You know, I’d have been happier with not just a public option but with a single-payer system where there are no private insurers. Realistically, that wasn’t going to happen. OK, so we’re stuck with them. We need to get insurance to everybody. I consider a tax break on those that get it (or a tax penalty on those wealthy enough to do so but don’t) perfectly reasonable. There are tax breaks for buying a clean car, so why not this?

    I don’t know what you’re talking about with drills.

    I do think it’s short-sighted to fund governments like Pakistan. Funding bad people has come back to bite us again and again.

    The guy’s not perfect, obviously, but by your measure he is still somewhat better than every other president since Carter. So that doesn’t answer my question why people hate him so much.

  3. A certain kind of historical ignorance and wishful thinking drives some measure of the kinds of sentiment described. I would attribute some (by no means all, nor even most) of the intractability of sentiment toward Obama as a misplaced belief on both extremes that the President can perform miracles, and similarly misplaced belief that the President need not attend to the significant and constitutional power of Congress, and by extension those that elected Congress. And another misplaced belief that Obama is not a centrist. These erroneous beliefs work from both ends of the spectrum in generating angst toward Obama.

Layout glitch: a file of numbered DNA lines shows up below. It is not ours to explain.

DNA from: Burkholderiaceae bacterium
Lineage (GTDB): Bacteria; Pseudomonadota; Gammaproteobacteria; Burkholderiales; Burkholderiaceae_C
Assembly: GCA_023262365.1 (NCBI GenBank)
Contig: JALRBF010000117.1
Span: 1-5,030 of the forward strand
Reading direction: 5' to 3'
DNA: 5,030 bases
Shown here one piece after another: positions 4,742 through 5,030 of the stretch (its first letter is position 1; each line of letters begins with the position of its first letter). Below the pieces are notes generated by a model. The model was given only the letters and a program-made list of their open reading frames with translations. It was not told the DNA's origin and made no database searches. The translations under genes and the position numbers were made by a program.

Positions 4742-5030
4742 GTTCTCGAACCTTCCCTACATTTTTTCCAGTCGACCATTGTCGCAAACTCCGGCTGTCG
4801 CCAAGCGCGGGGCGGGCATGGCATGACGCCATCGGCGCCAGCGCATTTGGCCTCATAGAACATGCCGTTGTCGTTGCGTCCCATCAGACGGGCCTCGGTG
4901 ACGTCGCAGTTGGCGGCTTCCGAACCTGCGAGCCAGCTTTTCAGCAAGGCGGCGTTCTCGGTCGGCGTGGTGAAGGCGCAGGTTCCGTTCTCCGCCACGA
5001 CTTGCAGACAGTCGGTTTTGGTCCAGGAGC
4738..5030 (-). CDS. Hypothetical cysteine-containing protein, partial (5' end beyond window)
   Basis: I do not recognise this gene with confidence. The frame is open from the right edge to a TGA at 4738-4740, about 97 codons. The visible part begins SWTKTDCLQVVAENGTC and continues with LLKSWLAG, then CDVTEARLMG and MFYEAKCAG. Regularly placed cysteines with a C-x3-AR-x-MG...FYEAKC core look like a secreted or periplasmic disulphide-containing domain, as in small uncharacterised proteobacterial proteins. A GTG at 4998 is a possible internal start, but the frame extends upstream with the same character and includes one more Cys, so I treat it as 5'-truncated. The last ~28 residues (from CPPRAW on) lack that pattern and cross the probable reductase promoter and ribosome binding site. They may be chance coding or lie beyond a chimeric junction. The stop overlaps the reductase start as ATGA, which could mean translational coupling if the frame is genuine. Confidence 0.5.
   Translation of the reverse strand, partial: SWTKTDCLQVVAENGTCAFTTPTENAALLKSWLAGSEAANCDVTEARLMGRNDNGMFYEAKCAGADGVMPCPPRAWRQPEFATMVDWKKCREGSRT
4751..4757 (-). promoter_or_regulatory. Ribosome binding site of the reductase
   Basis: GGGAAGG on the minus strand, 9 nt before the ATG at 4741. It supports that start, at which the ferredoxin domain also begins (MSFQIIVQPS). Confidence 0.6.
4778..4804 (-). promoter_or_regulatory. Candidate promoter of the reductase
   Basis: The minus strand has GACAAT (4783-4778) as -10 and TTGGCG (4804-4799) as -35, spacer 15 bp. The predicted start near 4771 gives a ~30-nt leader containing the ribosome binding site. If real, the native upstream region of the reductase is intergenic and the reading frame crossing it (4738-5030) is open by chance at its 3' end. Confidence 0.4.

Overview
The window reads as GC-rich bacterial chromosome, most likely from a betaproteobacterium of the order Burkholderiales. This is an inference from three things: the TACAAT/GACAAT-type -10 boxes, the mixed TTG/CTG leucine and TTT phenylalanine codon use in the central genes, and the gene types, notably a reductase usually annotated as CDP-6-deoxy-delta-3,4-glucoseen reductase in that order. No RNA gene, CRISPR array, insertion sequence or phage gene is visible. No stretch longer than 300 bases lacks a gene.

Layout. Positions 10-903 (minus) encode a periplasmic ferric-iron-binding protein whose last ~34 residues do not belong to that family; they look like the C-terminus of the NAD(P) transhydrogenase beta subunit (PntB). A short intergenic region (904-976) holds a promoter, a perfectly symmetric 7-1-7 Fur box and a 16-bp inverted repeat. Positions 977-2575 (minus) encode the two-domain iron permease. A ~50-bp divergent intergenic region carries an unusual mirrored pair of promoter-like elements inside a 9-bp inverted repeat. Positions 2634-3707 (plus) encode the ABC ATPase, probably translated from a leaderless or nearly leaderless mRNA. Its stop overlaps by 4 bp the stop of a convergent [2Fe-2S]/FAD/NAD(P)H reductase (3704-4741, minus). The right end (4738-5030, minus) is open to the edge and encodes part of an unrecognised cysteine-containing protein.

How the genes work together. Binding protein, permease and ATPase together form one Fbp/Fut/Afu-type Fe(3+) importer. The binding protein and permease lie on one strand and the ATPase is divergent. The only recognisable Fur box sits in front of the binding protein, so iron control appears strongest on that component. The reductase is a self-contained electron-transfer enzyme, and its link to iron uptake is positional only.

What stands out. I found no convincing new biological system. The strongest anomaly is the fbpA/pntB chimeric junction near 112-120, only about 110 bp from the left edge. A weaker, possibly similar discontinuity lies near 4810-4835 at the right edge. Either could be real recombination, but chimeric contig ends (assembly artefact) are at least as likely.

Further, Congress has a great deal of inertia, attributable to the similar inertia (or the statistical bell curve of plurality) demonstrated in election after election, in the districts or States that do the electing. The country’s citizens are not ideologically, financially aligned or unified, and never have been.

    For some on left, Obama’s mistake has been to fail to keep campaigning, in order to persuade the electorate over the last two years to continue to modify the members of Congress, so that Congress may be changed in the ways required to allow, promote and implement the policies the left desires.